So, what’s driving the evolution of commercial real estate’s new darling? What’s propelling the self-storage sex appeal? While some may argue that it's the noncyclical demand for the product, recent opinions indicate it’s the introduction of facilities as community assets along with the emergence of new client segments that are truly the most important factors in “bumping up the sexy.”

Urban Migration

By 2020, an estimated 85 percent of the U.S. population is expected to reside in an urban environment, according to the “Atlanta Business Chronicle.” Already, many of the nation’s largest cities have experienced waves of urban resurgence in their downtown cores, driving the need for self-storage in new submarkets.

With single- or multi-family residences now integrated into mixed-use developments—and squeezing into smaller footprints—space is at a premium. Unwilling to sever the emotional attachment to their belongings, urban dwellers are seeking self-storage facilities that are accessible to the home front.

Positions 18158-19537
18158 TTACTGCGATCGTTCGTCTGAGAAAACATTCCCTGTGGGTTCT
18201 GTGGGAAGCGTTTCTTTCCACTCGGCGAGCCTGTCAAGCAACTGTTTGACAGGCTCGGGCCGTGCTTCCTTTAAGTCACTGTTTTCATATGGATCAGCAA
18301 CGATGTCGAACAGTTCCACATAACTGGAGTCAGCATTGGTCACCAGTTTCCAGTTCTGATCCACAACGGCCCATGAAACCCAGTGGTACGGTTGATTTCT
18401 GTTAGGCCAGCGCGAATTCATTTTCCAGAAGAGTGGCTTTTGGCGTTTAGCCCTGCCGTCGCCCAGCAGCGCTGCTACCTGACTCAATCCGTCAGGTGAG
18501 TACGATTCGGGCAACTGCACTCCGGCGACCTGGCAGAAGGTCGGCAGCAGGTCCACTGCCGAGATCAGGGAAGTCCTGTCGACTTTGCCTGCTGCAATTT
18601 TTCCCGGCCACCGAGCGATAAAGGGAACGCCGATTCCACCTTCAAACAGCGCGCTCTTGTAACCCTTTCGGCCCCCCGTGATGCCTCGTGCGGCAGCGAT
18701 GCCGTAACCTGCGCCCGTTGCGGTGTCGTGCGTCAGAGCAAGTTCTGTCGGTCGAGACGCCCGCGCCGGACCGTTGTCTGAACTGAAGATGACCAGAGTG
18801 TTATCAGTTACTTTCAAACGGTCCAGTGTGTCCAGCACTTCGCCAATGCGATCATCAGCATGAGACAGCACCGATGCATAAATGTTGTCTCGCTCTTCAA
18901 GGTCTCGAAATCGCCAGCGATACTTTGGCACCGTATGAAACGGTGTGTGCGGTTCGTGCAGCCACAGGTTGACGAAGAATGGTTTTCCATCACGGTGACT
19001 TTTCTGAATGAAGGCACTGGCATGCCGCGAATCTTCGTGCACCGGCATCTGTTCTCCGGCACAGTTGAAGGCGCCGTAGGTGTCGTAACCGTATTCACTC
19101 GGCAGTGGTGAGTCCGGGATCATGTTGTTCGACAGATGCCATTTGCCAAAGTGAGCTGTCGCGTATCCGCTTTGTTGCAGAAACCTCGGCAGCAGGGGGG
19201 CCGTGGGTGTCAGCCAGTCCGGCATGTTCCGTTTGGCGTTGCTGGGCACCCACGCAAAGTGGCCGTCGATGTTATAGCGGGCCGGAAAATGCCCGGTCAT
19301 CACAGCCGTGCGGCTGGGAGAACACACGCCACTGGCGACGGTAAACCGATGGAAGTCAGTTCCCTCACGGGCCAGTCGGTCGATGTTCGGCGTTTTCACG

One such facility is Decatur Street Self-Storage, a Stein investment under construction in downtown Atlanta’s popular Old Fourth Ward district. The $9.2 million, five-story development caters to the residents of 26,500 upscale apartment and condominium units dotting the neighborhood, the 30,000 students who attend Georgia State University, and downtown Atlanta’s dense commercial areas. Despite the high barriers to entry typically found in an urban environment, Stein identified a residential node that was underserved (less than 7 square feet of self-storage per person), one of the many keys to successful market penetration.